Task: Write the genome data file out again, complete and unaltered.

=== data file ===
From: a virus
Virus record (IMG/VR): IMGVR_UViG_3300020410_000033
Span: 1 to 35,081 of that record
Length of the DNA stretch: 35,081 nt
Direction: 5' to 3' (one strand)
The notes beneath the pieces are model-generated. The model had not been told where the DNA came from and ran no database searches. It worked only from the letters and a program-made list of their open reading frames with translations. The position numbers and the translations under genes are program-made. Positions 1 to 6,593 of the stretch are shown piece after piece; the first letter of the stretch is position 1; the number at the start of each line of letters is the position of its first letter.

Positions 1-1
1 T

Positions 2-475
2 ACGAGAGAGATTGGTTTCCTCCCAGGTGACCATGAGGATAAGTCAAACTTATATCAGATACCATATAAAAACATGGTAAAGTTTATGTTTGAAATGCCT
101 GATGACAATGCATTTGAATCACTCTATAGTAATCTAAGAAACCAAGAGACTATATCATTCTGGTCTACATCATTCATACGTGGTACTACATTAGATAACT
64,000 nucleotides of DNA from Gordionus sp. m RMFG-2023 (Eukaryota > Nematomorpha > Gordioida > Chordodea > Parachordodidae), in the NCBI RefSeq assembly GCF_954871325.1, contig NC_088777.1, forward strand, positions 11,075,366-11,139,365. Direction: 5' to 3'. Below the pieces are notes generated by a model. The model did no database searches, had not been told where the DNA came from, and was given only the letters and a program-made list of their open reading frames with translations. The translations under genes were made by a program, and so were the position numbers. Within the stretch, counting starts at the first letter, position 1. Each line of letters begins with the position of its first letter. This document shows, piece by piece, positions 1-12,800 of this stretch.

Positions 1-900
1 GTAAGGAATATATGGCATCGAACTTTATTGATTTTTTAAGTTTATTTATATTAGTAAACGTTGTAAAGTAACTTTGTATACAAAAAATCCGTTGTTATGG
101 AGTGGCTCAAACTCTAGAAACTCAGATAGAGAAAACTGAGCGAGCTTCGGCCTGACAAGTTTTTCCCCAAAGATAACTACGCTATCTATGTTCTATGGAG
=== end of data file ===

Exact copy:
From: a virus
Virus record (IMG/VR): IMGVR_UViG_3300020410_000033
Span: 1 to 35,081 of that record
Length of the DNA stretch: 35,081 nt
Direction: 5' to 3' (one strand)
The notes beneath the pieces are model-generated. The model had not been told where the DNA came from and ran no database searches. It worked only from the letters and a program-made list of their open reading frames with translations. The position numbers and the translations under genes are program-made. Positions 1 to 6,593 of the stretch are shown piece after piece; the first letter of the stretch is position 1; the number at the start of each line of letters is the position of its first letter.

Positions 1-1
1 T

Positions 2-475
2 ACGAGAGAGATTGGTTTCCTCCCAGGTGACCATGAGGATAAGTCAAACTTATATCAGATACCATATAAAAACATGGTAAAGTTTATGTTTGAAATGCCT
101 GATGACAATGCATTTGAATCACTCTATAGTAATCTAAGAAACCAAGAGACTATATCATTCTGGTCTACATCATTCATACGTGGTACTACATTAGATAACT
64,000 nucleotides of DNA from Gordionus sp. m RMFG-2023 (Eukaryota > Nematomorpha > Gordioida > Chordodea > Parachordodidae), in the NCBI RefSeq assembly GCF_954871325.1, contig NC_088777.1, forward strand, positions 11,075,366-11,139,365. Direction: 5' to 3'. Below the pieces are notes generated by a model. The model did no database searches, had not been told where the DNA came from, and was given only the letters and a program-made list of their open reading frames with translations. The translations under genes were made by a program, and so were the position numbers. Within the stretch, counting starts at the first letter, position 1. Each line of letters begins with the position of its first letter. This document shows, piece by piece, positions 1-12,800 of this stretch.

Positions 1-900
1 GTAAGGAATATATGGCATCGAACTTTATTGATTTTTTAAGTTTATTTATATTAGTAAACGTTGTAAAGTAACTTTGTATACAAAAAATCCGTTGTTATGG
101 AGTGGCTCAAACTCTAGAAACTCAGATAGAGAAAACTGAGCGAGCTTCGGCCTGACAAGTTTTTCCCCAAAGATAACTACGCTATCTATGTTCTATGGAG